Five Success Tips For Starting A New Job Remotely
When you start a new job, it’s always important to make a great first impression. How your new colleagues see you initially is often how they will perceive you moving forward. If you are joining a new company in a remote role, you might be wondering how to start your job on the right foot. Without a getting-to-know-you team lunch and an office walk-though with introductions, you may feel uncertain about how to make a solid impression on your first day.
Kate Bratskeir, a writer for The Muse, says that although starting a new job remotely can feel scary, you can still make a great impression behind a screen. In this issue of Promotional Consultant Today, we share Bratskeir’s best tips for starting a remote job.
1. Get to know the company culture. When you log on to various meetings on your first day and first week, pay attention to how others behave in group settings. Does it seem like everyone feels comfortable speaking up, or do people share ideas only when they are asked? Do people tend to interrupt each other on Zoom? You can also get a feel for company culture by browsing Slack channels or group emails.
2. Make room for conversation. Oftentimes, virtual calls feel transactional. Once attendees discuss the topic at hand, everyone signs off. You can help get to know your new colleagues and start building trust right away by requesting quick video meetings with no formal agenda. The idea is simply to say hello and put a face to a name. By making them quick—no longer than 10 minutes—you take the pressure off the other person. They don’t need to block off a huge part of their day to visit with you.
3. Respect your new colleagues’ boundaries. As the new person on the team, you will probably be eager to meet as many people as possible. However, not everyone wants to chat one-on-one over Zoom. Keep in mind that some may want to message via Slack or talk over the phone instead. When you stay mindful about how your coworkers prefer to communicate, you show that you are perceptive and considerate.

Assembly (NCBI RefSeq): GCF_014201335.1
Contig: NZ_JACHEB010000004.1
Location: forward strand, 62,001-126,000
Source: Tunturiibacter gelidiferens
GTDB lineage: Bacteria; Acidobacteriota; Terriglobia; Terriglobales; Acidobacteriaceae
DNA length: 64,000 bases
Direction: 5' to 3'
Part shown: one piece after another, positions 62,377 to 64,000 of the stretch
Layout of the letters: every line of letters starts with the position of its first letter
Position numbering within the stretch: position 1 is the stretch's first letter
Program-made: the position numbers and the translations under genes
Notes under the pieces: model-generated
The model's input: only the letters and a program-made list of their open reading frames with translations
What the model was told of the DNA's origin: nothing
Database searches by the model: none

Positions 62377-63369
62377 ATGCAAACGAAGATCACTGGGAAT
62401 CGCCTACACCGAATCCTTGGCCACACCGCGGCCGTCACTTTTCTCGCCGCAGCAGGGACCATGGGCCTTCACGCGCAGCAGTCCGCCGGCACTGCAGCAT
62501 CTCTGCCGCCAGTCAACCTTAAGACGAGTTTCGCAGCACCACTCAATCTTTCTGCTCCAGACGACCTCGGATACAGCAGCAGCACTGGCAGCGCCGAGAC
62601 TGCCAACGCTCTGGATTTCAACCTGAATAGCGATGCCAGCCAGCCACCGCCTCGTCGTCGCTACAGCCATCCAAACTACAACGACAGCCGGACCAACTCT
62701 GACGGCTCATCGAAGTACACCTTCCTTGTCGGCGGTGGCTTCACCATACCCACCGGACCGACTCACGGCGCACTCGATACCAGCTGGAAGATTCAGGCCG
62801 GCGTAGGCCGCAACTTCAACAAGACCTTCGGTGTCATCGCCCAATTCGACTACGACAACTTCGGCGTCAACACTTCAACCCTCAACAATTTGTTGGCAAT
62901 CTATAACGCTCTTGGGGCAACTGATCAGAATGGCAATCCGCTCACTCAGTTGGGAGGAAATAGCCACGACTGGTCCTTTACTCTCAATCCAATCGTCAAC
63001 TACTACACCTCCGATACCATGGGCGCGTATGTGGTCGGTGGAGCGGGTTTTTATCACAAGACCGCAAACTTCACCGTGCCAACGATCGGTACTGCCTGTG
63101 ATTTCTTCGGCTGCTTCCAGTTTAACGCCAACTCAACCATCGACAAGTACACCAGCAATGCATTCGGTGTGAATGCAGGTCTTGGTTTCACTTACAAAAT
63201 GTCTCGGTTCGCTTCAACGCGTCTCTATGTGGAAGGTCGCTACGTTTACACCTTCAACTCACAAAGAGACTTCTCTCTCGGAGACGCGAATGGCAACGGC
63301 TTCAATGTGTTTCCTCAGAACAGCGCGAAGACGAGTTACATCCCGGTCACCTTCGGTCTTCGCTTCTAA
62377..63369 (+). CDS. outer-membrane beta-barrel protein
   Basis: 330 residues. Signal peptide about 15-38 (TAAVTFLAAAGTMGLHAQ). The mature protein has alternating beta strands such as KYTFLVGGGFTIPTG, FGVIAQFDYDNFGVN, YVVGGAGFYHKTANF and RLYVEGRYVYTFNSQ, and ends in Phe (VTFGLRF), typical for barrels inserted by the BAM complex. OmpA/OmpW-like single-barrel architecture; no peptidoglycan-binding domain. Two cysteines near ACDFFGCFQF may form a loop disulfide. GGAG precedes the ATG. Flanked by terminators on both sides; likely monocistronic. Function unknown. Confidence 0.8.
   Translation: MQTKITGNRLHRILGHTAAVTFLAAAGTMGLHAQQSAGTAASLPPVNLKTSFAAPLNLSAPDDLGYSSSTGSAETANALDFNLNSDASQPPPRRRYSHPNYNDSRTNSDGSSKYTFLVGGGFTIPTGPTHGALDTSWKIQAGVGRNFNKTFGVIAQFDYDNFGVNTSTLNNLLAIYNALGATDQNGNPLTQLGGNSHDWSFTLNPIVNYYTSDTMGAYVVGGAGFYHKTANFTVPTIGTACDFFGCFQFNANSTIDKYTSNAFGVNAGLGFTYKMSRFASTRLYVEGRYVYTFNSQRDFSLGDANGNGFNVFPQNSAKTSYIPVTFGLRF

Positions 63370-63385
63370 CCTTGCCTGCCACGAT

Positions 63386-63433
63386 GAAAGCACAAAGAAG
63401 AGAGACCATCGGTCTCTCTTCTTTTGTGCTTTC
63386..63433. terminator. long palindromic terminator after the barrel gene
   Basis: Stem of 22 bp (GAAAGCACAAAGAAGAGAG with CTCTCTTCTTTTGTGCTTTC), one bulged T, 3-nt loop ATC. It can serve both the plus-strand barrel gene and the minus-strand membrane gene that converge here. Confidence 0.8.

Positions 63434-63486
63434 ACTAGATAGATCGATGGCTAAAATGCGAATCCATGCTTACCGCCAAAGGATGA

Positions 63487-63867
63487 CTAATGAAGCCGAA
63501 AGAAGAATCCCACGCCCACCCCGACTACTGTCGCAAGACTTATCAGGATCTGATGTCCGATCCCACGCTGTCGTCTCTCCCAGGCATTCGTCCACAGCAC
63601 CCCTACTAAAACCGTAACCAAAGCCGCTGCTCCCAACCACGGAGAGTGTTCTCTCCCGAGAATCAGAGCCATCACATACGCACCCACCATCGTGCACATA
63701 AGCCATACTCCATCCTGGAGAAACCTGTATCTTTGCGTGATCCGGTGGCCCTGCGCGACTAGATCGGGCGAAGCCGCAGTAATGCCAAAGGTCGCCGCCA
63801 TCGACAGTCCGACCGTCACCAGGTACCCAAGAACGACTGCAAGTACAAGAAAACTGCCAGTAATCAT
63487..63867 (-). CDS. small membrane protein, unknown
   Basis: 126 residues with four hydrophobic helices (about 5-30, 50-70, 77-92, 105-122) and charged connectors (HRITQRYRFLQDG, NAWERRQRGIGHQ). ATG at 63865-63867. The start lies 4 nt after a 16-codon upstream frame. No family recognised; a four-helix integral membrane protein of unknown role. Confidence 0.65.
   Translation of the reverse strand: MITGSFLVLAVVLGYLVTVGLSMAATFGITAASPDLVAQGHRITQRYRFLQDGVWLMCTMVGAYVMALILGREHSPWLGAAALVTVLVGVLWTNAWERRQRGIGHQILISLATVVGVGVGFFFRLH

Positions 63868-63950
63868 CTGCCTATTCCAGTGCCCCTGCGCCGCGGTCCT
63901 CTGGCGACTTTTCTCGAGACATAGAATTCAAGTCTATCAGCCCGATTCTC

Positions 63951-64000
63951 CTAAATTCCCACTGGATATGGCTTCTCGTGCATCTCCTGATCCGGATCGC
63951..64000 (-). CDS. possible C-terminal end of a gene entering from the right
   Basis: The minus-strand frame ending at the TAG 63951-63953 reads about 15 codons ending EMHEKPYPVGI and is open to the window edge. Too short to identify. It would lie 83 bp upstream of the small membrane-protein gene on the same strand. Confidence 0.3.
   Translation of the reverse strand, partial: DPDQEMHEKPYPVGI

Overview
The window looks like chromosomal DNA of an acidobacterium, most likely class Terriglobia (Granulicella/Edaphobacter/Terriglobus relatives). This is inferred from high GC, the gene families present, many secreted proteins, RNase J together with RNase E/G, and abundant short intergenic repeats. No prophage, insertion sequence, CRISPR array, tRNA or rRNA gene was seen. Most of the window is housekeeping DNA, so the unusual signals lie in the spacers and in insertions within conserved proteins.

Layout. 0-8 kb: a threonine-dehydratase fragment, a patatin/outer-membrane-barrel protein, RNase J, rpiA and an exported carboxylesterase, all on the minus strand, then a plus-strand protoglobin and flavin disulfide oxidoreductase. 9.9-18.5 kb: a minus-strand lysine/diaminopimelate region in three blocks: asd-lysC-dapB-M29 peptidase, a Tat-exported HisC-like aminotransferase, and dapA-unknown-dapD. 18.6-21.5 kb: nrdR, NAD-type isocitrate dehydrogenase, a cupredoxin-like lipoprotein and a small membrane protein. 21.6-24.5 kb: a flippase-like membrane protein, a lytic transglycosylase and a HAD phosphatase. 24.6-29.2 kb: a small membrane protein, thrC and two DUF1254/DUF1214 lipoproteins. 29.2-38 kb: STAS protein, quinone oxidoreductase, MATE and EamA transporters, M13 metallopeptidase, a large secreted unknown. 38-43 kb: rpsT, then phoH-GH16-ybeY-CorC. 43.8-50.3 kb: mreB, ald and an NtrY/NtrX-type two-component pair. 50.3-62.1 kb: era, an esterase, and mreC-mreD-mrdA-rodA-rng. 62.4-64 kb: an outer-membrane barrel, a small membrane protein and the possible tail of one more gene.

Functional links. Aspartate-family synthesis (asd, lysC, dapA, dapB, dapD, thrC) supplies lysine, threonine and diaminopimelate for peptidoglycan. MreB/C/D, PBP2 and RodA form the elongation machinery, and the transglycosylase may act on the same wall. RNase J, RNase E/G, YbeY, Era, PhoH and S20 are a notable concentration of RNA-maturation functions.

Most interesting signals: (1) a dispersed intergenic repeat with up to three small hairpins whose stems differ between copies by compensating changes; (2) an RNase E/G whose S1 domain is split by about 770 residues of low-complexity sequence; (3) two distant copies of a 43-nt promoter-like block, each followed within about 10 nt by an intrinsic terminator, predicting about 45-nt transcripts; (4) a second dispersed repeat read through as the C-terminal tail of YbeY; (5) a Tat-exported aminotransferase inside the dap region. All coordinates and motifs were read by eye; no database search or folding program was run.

4. Let your colleagues know you’re listening. When you start a new job remotely, you can help build new relationships immediately by listening to what your colleagues have to say. For example, rather than saying, “It was great to meet you!” after a meeting, try saying, “I was so excited about what you mentioned today! I’d love to hear more about how you came up with that.” The other person will likely be more than happy to share their thoughts with you, and you come across as authentic in your conversations. Just don’t overdo it with this approach—make sure you only ask for more details if you are truly interested about something. Otherwise, you can lose credibility among your new teammates.
5. Find the connectors. Every company has someone who seems to know just about everyone else very well. When you’re the new one, it helps to find those connectors. You can start by asking your new boss who you should get to know well and then work on building a relationship with that person.
While it can be intimidating joining a new team from a distance, remember that you were hired for a reason. Your new boss sees value in what you will contribute, and with some thoughtful effort, you can help your new colleagues see what you bring to the team, too.
Compiled by Audrey Sellers
Source: Kate Bratskeir is a journalist who writes often about the environment, food, health and psychology. Her work has appeared in Fast Company, HuffPost, Health, and more.